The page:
By Charles Apple
While America celebrates its birthday on July 4, African-Americans celebrate another Independence Day on June 19 – today – the day in 1865 that enslaved African-Americans in Galveston, Texas, were told they were free.
Confederate Gen. Robert E. Lee surrendered his Army of Northern Virginia to Union Gen. Ulysses S. Grant on April 9, 1865. Various other Confederate armies surrendered shortly after – the final one was the Army of the Trans-Mississippi, which surrendered to Union forces on June 2.
That ended the fighting. But it didn’t end slavery just yet. President Abraham Lincoln had issued the Emancipation Proclamation much earlier in the war, on Sept. 22, 1862, and it had taken effect the next Jan. 1. The proclamation declared all slaves in states that were in rebellion – meaning slaves in Confederate hands at the time – were freed.
But border states such as Kentucky, Maryland, Delaware and Missouri were not covered by the proclamation. Nor were the western counties of Virginia, which would later secede from the state and be admitted to the United States as the state of West Virginia. Nor were states that were already occupied by Union forces. That included Tennessee and parts of Louisiana and Virginia.
Texas had seceded on February 2, 1861, but was far to the west of where most of the war had taken place. Slaveowners from all over Dixie, in fact, had moved to Galveston Island – 40 miles or so southeast of what would become Houston – and had taken their slaves with them to work rice plantations there.
So while slaves found themselves freed by Union armies passing through the South, there were pockets where nothing had changed for them. And Galveston – with a slave population of about a quarter-million – was the largest remaining pocket, even two months after the war had ended for the rest of the South.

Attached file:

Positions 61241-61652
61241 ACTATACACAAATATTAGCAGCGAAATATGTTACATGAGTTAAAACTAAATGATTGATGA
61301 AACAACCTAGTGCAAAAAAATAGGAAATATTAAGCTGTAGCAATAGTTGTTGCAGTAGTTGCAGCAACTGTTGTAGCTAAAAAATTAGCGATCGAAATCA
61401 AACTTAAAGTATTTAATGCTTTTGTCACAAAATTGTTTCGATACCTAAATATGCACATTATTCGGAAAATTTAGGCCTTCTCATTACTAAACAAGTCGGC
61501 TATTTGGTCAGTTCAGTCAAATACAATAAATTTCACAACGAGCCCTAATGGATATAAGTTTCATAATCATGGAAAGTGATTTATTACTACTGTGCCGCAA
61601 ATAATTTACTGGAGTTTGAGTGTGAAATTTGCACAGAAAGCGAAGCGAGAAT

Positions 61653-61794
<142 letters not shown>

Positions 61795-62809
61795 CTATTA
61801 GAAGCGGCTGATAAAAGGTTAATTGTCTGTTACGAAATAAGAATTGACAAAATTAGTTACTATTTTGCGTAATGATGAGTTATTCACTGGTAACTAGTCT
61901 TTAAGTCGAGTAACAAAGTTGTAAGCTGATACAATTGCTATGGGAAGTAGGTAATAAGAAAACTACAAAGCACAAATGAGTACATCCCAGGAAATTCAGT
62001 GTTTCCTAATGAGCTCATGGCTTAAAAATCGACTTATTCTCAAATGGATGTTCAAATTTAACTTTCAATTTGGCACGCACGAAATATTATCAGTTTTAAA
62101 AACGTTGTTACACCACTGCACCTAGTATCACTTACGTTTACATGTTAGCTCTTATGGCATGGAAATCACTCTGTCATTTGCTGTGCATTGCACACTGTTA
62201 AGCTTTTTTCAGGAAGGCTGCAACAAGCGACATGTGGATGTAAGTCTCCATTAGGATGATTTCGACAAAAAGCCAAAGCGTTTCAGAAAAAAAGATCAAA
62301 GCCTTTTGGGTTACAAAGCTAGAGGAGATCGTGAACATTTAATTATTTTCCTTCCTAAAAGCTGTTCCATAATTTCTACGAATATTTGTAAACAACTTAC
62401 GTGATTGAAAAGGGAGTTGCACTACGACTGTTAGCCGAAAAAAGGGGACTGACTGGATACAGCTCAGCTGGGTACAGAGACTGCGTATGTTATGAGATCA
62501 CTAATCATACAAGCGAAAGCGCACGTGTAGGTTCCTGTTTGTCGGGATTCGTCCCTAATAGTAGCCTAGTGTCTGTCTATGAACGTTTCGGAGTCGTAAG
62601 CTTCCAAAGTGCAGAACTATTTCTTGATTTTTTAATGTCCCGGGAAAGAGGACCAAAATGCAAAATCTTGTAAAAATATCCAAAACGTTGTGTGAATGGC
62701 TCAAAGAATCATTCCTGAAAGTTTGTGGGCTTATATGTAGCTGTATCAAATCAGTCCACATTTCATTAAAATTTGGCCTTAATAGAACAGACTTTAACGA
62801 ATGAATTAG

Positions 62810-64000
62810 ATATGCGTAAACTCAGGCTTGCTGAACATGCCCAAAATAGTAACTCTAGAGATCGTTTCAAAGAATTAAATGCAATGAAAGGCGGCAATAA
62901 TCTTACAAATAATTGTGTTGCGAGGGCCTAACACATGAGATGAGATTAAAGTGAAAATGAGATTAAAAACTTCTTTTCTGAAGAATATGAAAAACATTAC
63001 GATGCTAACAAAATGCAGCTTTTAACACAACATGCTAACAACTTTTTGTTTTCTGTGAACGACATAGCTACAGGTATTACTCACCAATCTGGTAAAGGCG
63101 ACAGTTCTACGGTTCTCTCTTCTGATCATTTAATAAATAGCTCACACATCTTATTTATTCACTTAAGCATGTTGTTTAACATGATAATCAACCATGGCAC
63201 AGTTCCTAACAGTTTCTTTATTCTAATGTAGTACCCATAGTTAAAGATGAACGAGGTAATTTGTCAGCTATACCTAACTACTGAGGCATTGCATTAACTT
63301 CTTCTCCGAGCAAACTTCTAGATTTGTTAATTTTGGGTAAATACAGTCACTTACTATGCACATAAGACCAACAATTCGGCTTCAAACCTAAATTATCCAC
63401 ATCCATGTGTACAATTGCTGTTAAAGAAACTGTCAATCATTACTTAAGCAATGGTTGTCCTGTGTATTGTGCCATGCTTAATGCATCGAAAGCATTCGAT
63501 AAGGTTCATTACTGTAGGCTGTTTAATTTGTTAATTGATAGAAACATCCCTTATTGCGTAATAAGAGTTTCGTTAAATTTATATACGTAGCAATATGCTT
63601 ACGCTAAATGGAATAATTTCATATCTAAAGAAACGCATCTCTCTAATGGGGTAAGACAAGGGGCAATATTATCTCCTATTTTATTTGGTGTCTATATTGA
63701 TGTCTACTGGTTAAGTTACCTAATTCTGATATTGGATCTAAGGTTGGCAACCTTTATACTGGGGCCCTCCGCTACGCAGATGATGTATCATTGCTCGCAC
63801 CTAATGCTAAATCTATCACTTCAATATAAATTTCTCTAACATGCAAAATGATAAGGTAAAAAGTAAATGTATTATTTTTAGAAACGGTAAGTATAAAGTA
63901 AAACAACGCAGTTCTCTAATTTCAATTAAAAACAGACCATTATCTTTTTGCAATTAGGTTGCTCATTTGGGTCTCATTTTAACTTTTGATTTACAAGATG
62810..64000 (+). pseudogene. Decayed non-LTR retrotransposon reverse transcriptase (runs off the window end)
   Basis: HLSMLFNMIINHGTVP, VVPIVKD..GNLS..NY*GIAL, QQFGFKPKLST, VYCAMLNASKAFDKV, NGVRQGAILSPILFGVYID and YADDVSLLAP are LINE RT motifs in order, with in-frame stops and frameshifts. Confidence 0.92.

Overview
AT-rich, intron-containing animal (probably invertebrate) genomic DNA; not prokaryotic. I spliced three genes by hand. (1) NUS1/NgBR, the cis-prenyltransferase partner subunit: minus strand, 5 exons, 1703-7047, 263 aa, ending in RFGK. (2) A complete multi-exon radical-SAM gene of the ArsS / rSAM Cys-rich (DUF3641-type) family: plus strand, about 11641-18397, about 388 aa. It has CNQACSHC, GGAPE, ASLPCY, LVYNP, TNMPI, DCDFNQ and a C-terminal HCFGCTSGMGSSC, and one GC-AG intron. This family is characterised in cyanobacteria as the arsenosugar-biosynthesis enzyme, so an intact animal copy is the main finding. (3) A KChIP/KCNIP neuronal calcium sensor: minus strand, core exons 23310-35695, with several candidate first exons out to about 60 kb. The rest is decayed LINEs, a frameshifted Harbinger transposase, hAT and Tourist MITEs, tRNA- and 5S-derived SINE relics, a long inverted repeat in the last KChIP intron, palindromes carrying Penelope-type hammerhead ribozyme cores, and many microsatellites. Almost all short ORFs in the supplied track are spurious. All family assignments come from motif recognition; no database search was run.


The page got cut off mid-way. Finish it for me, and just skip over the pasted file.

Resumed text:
Enter Union Gen. Gordon Granger. He and an occupying force of about 2,000 men arrived on Galveston Island on June 18, 1865. The next day, Granger stood on the balcony of Ashton Villa, the home where he set up his headquarters, and read General Order No. 3.
"The people of Texas are informed that in accordance with a Proclamation from the Executive of the United States, all slaves are free. This involves an absolute equality of rights and rights of property between former masters and slaves, and the connection heretofore existing between them becomes that between employer and hired laborer.”
While some slave populations in those border states wouldn’t be freed until December 1865, when the 13th Amendment became law, African-Americans in Texas began celebrating June 19 each year as a day to celebrate their independence.
Historian, educator, documentary filmmaker and commentator Henry Louis Gates Jr. writes there were a number of dates that modern African-American leaders could have chosen to celebrate the end of slavery in the United States:
JAN. 1, 1863
The day Lincoln’s Emancipation Proclamation took effect.
JAN. 31, 1865
The day the 13th Amendment abolishing slavery passed Congress.
APRIL 3, 1865
The day Richmond fell to Union forces.
APRIL 9, 1865
The day Lee surrendered to Grant at Appomattox Court House.
APRIL 16, 1865
The day slavery was abolished in the District of Columbia.
MAY 1, 1865
Decoration Day, the day former slaves of Charleston, S.C., gave the Union dead a proper burial on a former plantation.
JUNE 19, 1865
The day slaves were freed by Gen. Gordon Granger in Galveston, Texas.
JULY 4, 1776
America’s original Independence Day, “four score and seven years” before the Emancipation Proclamation took effect.
SEPT. 22, 1862
The day Lincoln issued the Emancipation Proclamation.
DEC. 6, 1865
The day the 13th Amendment abolishing slavery was ratified by the states and became law.
Not surprisingly, Texas was the first state to declare Juneteenth a state holiday. That happened in 1980. Florida, Oklahoma and Minnesota followed in the 1990s and most of the rest of the country did the same in the 2000s.
Wednesday, the governor of North Dakota announced his state will observe Juneteenth this year. This leaves only two states that do not observe a state holiday on June 19.
Sources: Smithsonian magazine, PBS, the History Channel, CNN, Juneteenth.com National Juneteenth Observance Foundation, Congressional Research Service, MyFreeTextures.com